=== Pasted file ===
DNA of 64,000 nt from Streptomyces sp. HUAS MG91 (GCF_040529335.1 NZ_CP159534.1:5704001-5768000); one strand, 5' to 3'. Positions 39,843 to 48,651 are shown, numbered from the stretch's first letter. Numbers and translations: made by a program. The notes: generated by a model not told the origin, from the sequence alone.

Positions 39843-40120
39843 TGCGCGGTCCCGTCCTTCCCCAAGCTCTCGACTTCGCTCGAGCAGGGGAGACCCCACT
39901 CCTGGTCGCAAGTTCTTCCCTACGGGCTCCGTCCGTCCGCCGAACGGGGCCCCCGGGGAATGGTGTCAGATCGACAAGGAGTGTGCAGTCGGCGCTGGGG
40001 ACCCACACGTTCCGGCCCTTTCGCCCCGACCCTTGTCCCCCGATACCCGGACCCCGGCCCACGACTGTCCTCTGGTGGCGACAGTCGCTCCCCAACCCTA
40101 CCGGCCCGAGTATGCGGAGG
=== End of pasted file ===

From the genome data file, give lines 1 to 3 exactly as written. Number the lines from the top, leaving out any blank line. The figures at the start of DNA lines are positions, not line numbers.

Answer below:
DNA of 64,000 nt from Streptomyces sp. HUAS MG91 (GCF_040529335.1 NZ_CP159534.1:5704001-5768000); one strand, 5' to 3'. Positions 39,843 to 48,651 are shown, numbered from the stretch's first letter. Numbers and translations: made by a program. The notes: generated by a model not told the origin, from the sequence alone.

Positions 39843-40120
39843 TGCGCGGTCCCGTCCTTCCCCAAGCTCTCGACTTCGCTCGAGCAGGGGAGACCCCACT